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With only a slim margin of victory, former Owen County Judge-Executive Horace “Doug” West has defeated incumbent Owenton Mayor David “Milkweed” Wotier for the city’s top post.
With 277 votes for West and 263 for Wotier, the race was decided by only 14 votes.
West said he felt confident throughout his campaign.
“I figured it would be pretty close,” West said. “I didn’t know it would be this close, but I felt good about it the whole time.”
West said he has nothing against Wotier, but felt he could run city hall business more efficiently.
“(Wotier) ran a real good race,” West said. “He’s a good fellow but I think he just has too many jobs and city hall just wasn’t being run like it should. He really is a fine person though, and I’m not trying to take anything away from him.”
Wotier said after the results were in he received many phone calls from supporters.
“I got an awful lot of calls,” Wotier said. “I think I certainty had a lot of supporters. I ran a clean campaign, but I think between the social network websites that were filled with nothing but lies and some of the things that were said on the campaign trail really hurt me. I can say that my not winning had nothing to do with anything that I did. I think in the last two years we have moved this city ahead 30 years.”
When it became clear that West had won, Wotier said he wished him well.
“I’d just like to give a big thanks to all of my supporters,” Wotier said. “I love this city and this county and I love the people who live here ee* even the ones who didn’t support me. At this point I’m going to move forward and hold my head high.”
“I will wake up tomorrow morning, like I do every morning, and say, ‘This is the day the Lord has made, I will rejoice and be glad in it,’ ” Wotier said. “I think He has bigger and better plans for me.”
Wotier said he probably would not ask for a recount.
“Because it’s only one precinct, I don’t think I will ask,” Wotier said. “I will let the dust settle for a few days and then see how I feel.”
West said he has big plans for the city of Owenton.
“Like I said all throughout my campaign, I’m going to clean up Owenton,” West said. “We’re going to start enforcing the building code, improve the streets, and I want to work with the city council to try and get some new business in here. I appreciate all the votes I got and I hope I don’t disappoint anyone.”
The Owenton City Council will see two new members.
Gerald M. Powell and Tim Cammack each won a seat on the council.
Larry Dale Perry, Doris Riley, Robert “Bob” Osborne and Robert T. Walker will return to their seats on the council.
Incumbent Rita K. Osborne will not make a return to her seat.
In the fourth district magistrate race, Republican candidate Troy Bramblett defeated the Democratic incumbent Ray Smith.
“I’m just relieved that it’s over,” Bramblett said. “I’m real optimistic for this county now. We’ve got practically an all new fiscal court and I’m just pleased that now we’ll have the chance to move forward.”
Bramblett said he felt Smith ran a good race, but the two had different ideas when it came to county business.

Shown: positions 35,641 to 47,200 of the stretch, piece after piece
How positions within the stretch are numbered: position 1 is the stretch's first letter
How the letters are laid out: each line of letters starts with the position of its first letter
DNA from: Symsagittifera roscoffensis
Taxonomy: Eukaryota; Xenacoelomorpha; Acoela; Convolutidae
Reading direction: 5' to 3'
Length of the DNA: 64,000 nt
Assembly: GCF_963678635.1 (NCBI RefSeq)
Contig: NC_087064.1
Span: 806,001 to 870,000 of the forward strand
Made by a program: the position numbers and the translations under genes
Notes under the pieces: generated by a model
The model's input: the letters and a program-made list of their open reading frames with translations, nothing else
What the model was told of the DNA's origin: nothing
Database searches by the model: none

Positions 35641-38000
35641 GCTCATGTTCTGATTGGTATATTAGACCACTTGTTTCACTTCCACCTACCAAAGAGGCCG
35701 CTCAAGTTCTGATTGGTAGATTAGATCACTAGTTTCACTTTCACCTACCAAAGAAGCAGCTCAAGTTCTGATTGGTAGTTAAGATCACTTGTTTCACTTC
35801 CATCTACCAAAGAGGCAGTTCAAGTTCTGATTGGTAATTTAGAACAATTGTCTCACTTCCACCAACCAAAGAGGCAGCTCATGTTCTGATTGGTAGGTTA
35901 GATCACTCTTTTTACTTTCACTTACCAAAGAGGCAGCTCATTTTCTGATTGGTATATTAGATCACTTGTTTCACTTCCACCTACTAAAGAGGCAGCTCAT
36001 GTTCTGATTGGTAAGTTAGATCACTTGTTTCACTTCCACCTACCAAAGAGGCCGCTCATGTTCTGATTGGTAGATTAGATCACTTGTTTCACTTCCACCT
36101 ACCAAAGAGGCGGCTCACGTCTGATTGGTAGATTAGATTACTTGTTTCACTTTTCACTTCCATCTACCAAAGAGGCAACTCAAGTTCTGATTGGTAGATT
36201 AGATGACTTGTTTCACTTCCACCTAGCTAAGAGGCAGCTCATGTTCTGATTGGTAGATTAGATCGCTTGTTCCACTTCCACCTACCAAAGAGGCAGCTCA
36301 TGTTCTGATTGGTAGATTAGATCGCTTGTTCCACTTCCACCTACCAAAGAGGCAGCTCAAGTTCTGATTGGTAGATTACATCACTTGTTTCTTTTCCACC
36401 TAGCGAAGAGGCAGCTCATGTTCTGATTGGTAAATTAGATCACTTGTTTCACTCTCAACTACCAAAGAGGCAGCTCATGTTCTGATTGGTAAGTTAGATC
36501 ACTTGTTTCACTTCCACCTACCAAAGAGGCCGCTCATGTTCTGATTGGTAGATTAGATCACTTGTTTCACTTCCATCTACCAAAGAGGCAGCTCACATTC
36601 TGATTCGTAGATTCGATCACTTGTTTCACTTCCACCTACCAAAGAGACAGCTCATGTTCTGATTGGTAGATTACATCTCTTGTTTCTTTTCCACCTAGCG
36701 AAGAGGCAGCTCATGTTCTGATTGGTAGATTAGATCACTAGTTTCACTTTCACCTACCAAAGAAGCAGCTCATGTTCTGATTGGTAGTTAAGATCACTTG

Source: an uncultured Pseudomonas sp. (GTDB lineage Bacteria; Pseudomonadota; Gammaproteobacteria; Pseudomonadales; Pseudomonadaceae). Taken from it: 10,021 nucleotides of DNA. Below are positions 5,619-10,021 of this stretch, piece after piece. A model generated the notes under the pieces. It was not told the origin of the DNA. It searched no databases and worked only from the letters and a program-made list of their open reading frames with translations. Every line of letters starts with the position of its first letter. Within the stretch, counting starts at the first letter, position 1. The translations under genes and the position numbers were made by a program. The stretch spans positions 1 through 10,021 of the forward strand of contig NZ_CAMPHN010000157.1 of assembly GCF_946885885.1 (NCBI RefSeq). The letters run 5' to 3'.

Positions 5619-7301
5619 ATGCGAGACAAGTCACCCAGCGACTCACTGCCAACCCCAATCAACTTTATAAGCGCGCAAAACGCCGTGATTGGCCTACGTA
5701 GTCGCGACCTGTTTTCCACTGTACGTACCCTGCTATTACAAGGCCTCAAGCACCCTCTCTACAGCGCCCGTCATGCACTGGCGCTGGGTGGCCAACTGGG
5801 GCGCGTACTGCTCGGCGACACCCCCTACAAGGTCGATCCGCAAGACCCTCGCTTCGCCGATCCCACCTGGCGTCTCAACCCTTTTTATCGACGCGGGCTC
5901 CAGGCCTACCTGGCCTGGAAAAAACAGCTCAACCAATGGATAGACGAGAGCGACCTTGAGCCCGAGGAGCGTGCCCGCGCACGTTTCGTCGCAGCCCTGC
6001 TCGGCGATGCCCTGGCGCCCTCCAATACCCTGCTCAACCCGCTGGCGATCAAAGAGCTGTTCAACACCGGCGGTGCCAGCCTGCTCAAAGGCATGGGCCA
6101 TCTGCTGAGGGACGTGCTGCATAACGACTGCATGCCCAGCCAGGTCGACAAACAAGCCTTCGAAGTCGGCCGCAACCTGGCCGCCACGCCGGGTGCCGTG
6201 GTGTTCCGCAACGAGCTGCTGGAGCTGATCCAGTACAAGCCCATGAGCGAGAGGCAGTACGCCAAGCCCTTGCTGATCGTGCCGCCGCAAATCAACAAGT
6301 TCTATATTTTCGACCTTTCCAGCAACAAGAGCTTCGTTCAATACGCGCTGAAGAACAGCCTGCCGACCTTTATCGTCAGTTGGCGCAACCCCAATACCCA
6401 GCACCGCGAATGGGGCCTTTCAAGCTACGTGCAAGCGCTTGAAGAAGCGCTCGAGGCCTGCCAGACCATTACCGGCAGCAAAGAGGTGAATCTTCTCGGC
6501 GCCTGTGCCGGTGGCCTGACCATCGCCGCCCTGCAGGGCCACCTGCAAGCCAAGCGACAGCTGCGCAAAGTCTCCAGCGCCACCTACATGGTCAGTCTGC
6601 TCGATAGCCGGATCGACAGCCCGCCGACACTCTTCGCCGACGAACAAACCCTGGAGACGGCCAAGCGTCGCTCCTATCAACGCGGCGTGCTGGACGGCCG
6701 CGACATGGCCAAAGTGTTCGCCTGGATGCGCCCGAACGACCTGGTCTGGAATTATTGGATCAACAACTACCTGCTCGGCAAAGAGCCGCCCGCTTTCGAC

“He (Smith) ran a really good race,” Bramblett said. “We’ve just got two separate sets of ideas, and I felt like if the majority of the people agreed with his (Smith’s), they would vote for him and if they agreed with mine they’d vote for me. We were friends before this race and I hope we’ll continue to be friends.”
Smith could not be reached for comment.
In the district one magistrate race, Democrat Asa Phillips defeated Republican Gary W. Minch.
Phillips could not be reached for comment.
Minch said he wished Phillips good luck.
Republican candidate Rand Paul carried Owen County in the United States Senate election and Republican Geoff Davis received the majority of Owen County’s votes for United States Representative.
Dr. Larry C. Johnson defeated Brian Clark and Deedi Dunavent by a landslide with 576 votes in the fourth district school board race. Dunavent received 175 and Clark 95 votes.
With 289 votes, Terry Patterson beat write-in candidate Nancy Chilton, who received 190 write-in votes.
At the Monterey Firehouse in district four, where voters were making their decision on who would take the magistrate seat, poll worker Judy Bourne said that as of 3:20 p.m., 43.5 percent of the district’s registered voters had passed through.
“We’ve been busy all day,” Bourne said. “The turnouts are always good here. I’d say it’s been at average or maybe a hair above.”
Bourne said due to long lines and only one voting machine, paper ballots had been more prevalent Tuesday.
Monica French, who voted Tuesday afternoon, said she was voting in hopes of helping Owen County move forward.
“It’s important for each and every citizen to vote,” French said. “Owen County is still a very small, quaint place to live and I love that. It’s one of the things that keeps me here. ... But at the same time, we need to move forward. I think more revenue needs to be brought into the county and more sustainability for our children’s future.”
Coleman Wilhoite said he came out to support a friend.
“One of the guys running for magistrate is a good friend of mine,” Wilhoite said. “I mainly came out to show my support for him, but I do vote every year.”
At the Owen County Courthouse, voters were standing in line before 6 a.m.
According to www.kentucky.com, some voting machines in Owen County had already switched to daylight saving time, so the time was an hour off.
Spokesman for the Secretary of State’s office, Les Fugate, said that the issue will be noted in the precinct reports and will not affect voting.
Owen County Clerk Joan Kincaid said 48 percent of Owen County’s eligible voters participated in this year’s general election.